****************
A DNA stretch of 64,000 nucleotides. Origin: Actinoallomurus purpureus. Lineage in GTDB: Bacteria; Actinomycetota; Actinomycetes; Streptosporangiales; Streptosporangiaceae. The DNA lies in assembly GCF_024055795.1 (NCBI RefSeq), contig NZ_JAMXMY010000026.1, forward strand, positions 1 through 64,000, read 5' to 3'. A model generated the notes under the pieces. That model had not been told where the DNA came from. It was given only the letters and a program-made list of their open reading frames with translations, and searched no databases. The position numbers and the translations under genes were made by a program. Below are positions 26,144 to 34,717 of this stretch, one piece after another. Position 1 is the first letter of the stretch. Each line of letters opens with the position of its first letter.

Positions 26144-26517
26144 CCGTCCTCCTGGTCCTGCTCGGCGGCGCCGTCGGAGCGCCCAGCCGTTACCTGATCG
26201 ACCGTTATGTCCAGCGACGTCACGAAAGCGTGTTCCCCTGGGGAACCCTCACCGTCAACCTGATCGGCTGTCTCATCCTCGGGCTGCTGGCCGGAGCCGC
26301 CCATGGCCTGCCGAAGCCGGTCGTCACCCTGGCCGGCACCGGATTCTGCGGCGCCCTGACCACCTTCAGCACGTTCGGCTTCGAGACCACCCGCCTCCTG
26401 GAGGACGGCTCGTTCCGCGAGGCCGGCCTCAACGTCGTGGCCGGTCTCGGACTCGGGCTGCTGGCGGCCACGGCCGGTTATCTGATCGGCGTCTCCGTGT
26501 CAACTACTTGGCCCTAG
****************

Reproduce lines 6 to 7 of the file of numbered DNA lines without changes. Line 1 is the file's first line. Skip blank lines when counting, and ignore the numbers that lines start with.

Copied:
26401 GAGGACGGCTCGTTCCGCGAGGCCGGCCTCAACGTCGTGGCCGGTCTCGGACTCGGGCTGCTGGCGGCCACGGCCGGTTATCTGATCGGCGTCTCCGTGT
26501 CAACTACTTGGCCCTAG